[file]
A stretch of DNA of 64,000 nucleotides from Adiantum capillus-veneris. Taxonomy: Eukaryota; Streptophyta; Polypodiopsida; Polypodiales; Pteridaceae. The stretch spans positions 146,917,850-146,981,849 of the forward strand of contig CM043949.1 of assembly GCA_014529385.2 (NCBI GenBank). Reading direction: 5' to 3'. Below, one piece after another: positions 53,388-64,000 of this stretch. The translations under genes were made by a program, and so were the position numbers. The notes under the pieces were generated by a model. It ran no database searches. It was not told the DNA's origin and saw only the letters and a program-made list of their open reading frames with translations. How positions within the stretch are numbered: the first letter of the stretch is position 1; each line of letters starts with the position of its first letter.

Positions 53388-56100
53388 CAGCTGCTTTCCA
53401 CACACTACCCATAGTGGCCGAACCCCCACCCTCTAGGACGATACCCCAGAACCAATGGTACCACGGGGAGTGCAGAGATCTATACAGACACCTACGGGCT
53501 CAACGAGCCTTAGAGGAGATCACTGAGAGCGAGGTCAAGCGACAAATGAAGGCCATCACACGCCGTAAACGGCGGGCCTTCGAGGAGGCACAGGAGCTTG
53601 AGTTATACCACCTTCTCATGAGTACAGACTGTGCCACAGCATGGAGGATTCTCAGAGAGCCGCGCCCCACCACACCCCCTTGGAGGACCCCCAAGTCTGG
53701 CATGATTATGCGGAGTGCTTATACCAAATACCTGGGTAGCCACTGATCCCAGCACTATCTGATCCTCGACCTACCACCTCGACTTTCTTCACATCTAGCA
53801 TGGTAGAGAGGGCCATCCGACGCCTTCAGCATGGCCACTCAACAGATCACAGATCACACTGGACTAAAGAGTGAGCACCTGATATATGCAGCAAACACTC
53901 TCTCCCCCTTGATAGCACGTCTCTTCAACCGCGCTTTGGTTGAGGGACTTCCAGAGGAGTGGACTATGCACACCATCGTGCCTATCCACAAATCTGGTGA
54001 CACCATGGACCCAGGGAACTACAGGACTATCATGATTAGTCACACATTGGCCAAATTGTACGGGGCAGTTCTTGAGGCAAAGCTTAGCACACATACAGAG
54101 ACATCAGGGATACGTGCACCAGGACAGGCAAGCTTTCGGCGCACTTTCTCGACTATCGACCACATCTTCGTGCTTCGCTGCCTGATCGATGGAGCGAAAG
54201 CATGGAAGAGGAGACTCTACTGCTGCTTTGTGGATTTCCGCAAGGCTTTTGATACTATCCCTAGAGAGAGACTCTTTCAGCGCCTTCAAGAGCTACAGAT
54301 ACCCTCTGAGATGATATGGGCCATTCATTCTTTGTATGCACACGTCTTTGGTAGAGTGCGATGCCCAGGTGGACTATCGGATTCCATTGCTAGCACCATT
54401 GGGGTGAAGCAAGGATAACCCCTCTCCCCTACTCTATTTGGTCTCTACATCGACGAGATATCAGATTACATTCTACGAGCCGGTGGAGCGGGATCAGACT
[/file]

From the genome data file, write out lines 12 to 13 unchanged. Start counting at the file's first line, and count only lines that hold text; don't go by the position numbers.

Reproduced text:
54201 CATGGAAGAGGAGACTCTACTGCTGCTTTGTGGATTTCCGCAAGGCTTTTGATACTATCCCTAGAGAGAGACTCTTTCAGCGCCTTCAAGAGCTACAGAT
54301 ACCCTCTGAGATGATATGGGCCATTCATTCTTTGTATGCACACGTCTTTGGTAGAGTGCGATGCCCAGGTGGACTATCGGATTCCATTGCTAGCACCATT